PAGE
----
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Your computer can help look for signs of life in the universe with SETI@Home
technofile  by al fasoldt

Columns and commentaries in a life-long dance with technology
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Your computer can help look for signs of life in the universe with SETI@Home


Technofile for Sept. 5, 1999

By Al Fasoldt

Copyright © 1999, The Syracuse Newspapers

Want to look for signs of life in outer space? It's easy and it won't cost you anything.

All you need is a modern computer, a connection to the Internet and a sense of adventure. With a quick download, you can become part of the SETI@Home project, which uses deep-space data gathered by a huge radio telescope. All the computers that join the SETI@Home project do the same thing -- they look for patterns in the signals that have been plucked out of the sky, hoping to spot a greeting or maybe just a sign of intelligent life in outer space.

The folks who created SETI@Home figured they'd get 100,000 or so computer users to join the effort. Instead, enthusiastic users from around the country have swamped the computer servers at SETI@Home. As of this month, more than a million computer users had linked their computers to the ones at SETI@Home across the Internet.

You don't have to pay any dues or anything like that. You just download the SETI@Home program from the project's Web site -- it's headquartered at the University of California at Berkeley -- and fill out your name and e-mail address so the folks who run the project can keep track of how you're doing. Don't be shy about giving out your name, because you could get famous overnight if your computer is the first one to pick up a faint "Hello" from a distant planet.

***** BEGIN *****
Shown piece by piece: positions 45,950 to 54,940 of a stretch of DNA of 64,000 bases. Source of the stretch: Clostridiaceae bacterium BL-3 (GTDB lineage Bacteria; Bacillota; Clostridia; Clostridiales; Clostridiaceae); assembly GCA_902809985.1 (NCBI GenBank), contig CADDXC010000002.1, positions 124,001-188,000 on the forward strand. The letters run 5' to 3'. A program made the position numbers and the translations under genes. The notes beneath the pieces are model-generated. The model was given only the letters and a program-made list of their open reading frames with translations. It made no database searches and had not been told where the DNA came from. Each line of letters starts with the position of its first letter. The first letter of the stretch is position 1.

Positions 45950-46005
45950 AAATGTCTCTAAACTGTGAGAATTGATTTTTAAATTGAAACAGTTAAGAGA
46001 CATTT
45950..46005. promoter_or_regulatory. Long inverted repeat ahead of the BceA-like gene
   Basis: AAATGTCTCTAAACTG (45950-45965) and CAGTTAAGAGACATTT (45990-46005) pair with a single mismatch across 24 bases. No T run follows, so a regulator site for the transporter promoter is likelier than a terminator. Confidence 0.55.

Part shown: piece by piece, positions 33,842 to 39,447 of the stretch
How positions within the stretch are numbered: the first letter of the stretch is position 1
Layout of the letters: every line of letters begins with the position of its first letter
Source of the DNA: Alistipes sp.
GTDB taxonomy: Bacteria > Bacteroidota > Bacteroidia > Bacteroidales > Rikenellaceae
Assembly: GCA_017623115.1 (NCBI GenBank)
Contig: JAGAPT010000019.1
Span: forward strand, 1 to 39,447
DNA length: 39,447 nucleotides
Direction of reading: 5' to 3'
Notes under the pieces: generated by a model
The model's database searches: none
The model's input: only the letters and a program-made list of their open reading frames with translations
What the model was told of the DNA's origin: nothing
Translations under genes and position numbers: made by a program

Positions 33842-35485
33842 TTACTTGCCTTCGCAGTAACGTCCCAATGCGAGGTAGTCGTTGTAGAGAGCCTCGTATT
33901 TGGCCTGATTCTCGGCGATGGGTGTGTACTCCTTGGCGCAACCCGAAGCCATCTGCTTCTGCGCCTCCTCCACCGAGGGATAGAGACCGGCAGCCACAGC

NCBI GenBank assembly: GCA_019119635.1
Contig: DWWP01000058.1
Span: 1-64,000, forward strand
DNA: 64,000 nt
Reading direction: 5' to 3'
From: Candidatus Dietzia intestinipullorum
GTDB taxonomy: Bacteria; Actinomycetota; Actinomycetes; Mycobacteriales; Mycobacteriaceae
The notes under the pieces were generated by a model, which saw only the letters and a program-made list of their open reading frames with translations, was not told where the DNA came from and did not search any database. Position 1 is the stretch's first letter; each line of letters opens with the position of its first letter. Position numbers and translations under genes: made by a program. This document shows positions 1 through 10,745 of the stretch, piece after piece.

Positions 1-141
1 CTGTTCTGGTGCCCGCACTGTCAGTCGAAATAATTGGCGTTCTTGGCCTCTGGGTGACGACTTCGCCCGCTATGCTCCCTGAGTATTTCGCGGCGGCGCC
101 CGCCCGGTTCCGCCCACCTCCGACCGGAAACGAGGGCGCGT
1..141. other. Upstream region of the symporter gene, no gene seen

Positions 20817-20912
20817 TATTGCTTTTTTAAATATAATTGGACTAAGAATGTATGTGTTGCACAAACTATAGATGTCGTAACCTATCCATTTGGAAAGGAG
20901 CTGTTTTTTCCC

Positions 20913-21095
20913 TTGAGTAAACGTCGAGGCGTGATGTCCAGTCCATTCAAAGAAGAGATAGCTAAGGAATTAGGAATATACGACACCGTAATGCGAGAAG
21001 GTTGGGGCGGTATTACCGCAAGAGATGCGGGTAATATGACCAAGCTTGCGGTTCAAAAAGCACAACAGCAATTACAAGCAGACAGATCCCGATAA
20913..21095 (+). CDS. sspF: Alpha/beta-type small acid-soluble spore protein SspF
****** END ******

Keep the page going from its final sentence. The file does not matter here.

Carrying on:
SETI@Home's software runs on any Windows PC or Apple Macintosh, and runs on Linux and Unix computers, too. The Windows and Mac versions are screen savers so that the SETI@Home program won't interfere with anything else the computer is doing. The Linux and Unix versions can run all the time without affecting the normal operation of the computer, so they don't have to be screen savers.

Here's how SETI@Home works. Your computer links up across the Internet to a main site run by SETI@Home volunteers. It automatically asks for some radio-telescope data and then logs off. Then your computer starts munching on the data, looking for patterns that would show a sign of intelligent life. It saves everything it's doing every minute or so, making the program immune to crashes or lockups. (It just backs up a bit and catches up if something interrupts it.)

After a while, your computer logs back onto the SETI@Home site automatically and sends up the results of all its calculations. It then asks for more data and starts the process all over again. If you leave your computer on all the time -- a good idea anyway, since the parts inside last longer that way -- the software can get a lot of processing done while you're at work or while you're sleeping.

If you looked at this from close up, you'd see a lot of single computers logging on and off a Web site and doing calculations. But take a long view, as if you were on the moon, maybe, and you'd see a single, giant web of connected computers. This is called distributed processing. Without a doubt, the SETI@Home project is the world's largest distributed-processing system.

SETI@Home's biggest Syracuse-area fan is my radio partner and fellow Stars columnist, Gene Wolf. His Web site has the links you need already set up, and you can quickly join the local team of SETI volunteers just by clicking a link from his site. Go to http://www.wolfwebshops.com/ and look for a link to our WSYR radio show at the left sife of the main page. Go to that link and you'll see how to get started with SETI@Home.


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